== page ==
Vero Communications released a work of art on behalf of Brian Cookson, attempting to wash away the historical narrative of the UCI presidential candidate. Thankfully, the worldwide web keeps the narrative archived on our behalf.
Cookson’s manifesto is a shocking about-face on several topics the British Cycling supremo has declared his position. Alastair Hamilton of Pez Cycling News agreed with this September 2, when he sounded off on the Cookson platform and ringing endorsements,
It all sound very reasonable, but it is easy to say these things before you’re elected, I guess we will have to wait and see.
Which Cookson would cycling get if he were elected? The one from before his candidacy announcement in June, or the one who is from the following historical quotes?
Nicole Cook’s retirement speech
Cook sounded off on a variety of topics, and the full content of her retirement speech can be found here. The most interesting quote was her take on Cookson’s refusal to institute a women’s minimum wage, nor entertain a women’s minimum wage in his capacity as UCI Road Commission president. This happened in Autumn of 2012,
To employ a “cleaner” or a youngster to wash up at a bar, an employer must pay a minimum wage. The UCI Road Commission headed by British Cycling’s Brian Cookson has stated that whilst a minimum wage is required for all male professionals, female riders do not deserve this. Only as recently as this October the commission rejected this simple request. There are two aspects of this case. One is straightforward and moral.
Women’s cycling has declined through each year of my career. It is not a sustainable business model.
Cookson had the opportunity to further the role of women’s cycling as president of British Cycling, but chose not to, and even fought the UCI’s decision to offer equal events for men and women beginning in 2012. As he was on the advisory board of Team Sky, and if he was such a proponent of women’s cycling, why hasn’t Team Sky launched a women’s program? Victoria Pendleton’s comments in her biography about Cookson’s attitude towards women competitors rings true. Why hasn’t he apologized for his past transgressions when it comes to women’s cycling? Instead, he would rather champion an opportunity to gain public accolades for his stance.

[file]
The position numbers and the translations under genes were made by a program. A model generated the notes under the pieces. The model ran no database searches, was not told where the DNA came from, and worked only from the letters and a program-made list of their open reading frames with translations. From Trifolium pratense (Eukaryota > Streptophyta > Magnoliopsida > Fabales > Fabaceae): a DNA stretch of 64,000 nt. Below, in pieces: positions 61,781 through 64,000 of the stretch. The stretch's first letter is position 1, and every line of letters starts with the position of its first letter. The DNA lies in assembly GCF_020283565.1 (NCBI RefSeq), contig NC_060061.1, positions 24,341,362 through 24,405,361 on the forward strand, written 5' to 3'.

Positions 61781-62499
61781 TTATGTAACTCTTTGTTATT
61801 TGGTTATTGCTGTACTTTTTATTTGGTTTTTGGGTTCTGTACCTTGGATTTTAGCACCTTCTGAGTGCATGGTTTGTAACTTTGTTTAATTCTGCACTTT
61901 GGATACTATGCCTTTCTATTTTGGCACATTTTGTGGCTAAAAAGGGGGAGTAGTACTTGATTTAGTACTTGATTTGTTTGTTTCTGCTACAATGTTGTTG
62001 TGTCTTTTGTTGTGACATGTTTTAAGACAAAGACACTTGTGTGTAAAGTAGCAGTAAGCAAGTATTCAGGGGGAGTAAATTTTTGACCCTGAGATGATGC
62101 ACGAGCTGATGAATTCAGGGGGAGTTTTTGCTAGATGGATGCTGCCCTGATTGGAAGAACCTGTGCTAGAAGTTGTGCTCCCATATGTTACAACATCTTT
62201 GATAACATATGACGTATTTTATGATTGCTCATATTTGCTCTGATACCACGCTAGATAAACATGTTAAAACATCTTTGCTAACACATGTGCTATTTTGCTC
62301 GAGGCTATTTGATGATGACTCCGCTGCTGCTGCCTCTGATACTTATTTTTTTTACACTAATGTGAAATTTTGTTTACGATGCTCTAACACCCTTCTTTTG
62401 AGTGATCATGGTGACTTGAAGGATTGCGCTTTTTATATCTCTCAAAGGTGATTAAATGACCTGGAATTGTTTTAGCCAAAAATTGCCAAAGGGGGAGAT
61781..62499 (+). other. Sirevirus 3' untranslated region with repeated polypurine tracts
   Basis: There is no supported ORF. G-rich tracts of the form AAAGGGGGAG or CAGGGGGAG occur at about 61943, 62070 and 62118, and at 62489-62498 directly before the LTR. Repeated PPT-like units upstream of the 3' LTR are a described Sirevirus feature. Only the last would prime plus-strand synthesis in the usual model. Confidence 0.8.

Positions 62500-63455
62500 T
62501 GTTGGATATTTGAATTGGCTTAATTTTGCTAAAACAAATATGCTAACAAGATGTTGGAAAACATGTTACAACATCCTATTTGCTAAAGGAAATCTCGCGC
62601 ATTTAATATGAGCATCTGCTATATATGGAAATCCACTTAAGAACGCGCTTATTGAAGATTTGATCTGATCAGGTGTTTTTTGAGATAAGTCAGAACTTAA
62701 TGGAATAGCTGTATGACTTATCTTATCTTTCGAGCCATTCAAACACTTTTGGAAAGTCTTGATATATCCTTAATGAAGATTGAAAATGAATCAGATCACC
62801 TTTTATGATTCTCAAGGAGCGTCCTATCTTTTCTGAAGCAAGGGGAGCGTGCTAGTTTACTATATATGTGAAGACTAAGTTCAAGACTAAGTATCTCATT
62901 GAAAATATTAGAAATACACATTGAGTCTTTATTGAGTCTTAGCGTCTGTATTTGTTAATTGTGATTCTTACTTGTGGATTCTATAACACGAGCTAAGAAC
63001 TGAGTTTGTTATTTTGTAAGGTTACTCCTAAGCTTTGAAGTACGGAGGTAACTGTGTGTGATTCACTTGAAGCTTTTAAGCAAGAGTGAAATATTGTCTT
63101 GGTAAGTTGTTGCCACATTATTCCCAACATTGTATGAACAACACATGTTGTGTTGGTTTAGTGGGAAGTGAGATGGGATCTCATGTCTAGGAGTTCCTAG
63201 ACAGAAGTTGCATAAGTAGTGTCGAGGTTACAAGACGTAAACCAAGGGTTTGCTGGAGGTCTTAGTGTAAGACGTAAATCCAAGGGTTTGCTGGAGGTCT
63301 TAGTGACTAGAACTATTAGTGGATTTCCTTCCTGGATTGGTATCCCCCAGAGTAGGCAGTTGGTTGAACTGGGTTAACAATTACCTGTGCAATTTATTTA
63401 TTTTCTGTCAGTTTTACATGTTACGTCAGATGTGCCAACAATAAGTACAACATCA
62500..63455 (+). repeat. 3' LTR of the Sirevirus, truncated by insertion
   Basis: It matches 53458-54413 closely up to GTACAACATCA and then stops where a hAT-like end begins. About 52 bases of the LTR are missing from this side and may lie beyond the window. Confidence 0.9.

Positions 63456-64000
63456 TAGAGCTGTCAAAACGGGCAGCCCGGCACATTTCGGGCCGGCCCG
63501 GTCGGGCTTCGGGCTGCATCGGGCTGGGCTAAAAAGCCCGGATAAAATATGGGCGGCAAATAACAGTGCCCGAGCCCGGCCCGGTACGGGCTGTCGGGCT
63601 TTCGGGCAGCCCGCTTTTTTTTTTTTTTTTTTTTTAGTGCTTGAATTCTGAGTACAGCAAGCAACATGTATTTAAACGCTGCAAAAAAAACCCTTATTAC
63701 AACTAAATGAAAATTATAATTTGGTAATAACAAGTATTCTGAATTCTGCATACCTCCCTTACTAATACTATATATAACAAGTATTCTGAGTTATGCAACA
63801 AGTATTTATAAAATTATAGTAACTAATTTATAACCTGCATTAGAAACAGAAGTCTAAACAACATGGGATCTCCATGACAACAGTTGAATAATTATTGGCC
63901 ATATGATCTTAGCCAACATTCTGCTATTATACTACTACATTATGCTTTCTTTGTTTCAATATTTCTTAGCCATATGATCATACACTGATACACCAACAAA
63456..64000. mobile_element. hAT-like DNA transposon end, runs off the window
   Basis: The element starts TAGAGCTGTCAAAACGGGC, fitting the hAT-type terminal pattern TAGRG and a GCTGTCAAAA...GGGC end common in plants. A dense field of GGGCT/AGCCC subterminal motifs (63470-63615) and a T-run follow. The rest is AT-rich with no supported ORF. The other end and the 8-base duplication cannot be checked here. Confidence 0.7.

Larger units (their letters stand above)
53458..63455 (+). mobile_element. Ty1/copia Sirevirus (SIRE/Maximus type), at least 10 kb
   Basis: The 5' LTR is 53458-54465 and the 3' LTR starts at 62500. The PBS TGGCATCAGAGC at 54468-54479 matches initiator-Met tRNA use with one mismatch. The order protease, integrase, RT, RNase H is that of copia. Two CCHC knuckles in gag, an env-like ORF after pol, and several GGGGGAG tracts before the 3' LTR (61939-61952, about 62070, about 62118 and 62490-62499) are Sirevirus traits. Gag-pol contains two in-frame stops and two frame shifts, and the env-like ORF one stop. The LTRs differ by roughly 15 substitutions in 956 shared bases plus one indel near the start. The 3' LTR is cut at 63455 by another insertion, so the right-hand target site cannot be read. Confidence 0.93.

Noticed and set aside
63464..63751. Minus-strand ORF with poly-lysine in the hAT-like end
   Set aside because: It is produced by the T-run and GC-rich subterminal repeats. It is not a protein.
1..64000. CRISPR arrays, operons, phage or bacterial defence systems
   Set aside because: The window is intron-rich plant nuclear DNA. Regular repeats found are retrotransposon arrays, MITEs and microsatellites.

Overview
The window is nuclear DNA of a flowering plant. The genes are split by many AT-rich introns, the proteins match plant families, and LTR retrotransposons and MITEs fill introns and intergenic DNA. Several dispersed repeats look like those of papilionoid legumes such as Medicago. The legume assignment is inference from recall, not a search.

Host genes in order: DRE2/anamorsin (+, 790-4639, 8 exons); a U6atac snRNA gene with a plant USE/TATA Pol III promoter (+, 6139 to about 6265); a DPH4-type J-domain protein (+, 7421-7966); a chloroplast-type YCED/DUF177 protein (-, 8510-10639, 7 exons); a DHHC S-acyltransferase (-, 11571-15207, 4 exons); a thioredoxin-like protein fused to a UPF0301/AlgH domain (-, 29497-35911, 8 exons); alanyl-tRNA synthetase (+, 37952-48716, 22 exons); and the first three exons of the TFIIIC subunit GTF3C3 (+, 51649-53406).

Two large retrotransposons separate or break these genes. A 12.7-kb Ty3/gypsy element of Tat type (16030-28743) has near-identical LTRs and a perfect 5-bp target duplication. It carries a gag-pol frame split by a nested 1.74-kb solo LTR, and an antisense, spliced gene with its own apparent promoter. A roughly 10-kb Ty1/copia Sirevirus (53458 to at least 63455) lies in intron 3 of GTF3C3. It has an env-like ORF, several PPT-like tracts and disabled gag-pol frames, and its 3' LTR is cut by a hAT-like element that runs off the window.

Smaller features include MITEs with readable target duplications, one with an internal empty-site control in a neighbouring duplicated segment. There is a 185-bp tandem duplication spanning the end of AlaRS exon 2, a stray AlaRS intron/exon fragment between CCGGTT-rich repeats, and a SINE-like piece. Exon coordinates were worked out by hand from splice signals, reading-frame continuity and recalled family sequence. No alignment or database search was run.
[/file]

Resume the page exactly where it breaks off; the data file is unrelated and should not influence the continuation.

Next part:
Cookson “100% supportive” of McQuaid
As reported in Cycling Weekly by Richard Abraham, Martyn Ziegler of Cycling Sports Portal, and Trevor Baxter of the Manchester Evening News, Cookson was dead against running for the presidency as of January 2013.
Campaigning for the post isn’t something you can plan quickly, as Cookson has attempted to portray. What happened to his position on McQuaid between February and June? A campaign of this sort requires long term planning, sometimes years, to ensure a candidate has the support of the congressional voters. It isn’t a popularity contest, where public opinion controls and determines victory, it is a contest decided by an elite group of educated cycling politicians.
In January, Cookson’s remarks on McQuaid were as follows:
“There’s not a vacancy and I’m not a candidate…. I’m 100% supportive of Pat McQuaid and I think speculation is unhelpful at this stage when there are some delicate negotiations underway.”
“When you think what the UCI has done in the last few years, pursuing offenders when other sports have let people off on the flimsiest of excuses…. I think the UCI has got a good record in anti-doping that Pat can be proud of. I know that’s not a popular line but its true.”
Was Cookson truly supportive of McQuaid? Instead, was he buying time in order to network with the right people in the cycling world to determine if he should run, like Igor Makarov and Wojciech Walkiewicz? Was he planning his run in 2012? Is this the sort of duplicitous leadership cycling can expect from a Cookson regime? In this day and age, one doesn’t simply switch on a campaign on whim and a moment’s notice, especially when you have employed Vero Communications.
“As far as Britain is concerned, we strongly support president McQuaid in his stance on the anti-doping measures, and we understand the legal difficulties encountered in dealing effectively with such matters.”
Cookson on the Pro Tour in 2008
Cookson has a history of being unable to take a solid position when it is needed. Take his comments at the February 2008 UEC meeting where the feud between the UCI and the ASO took center stage,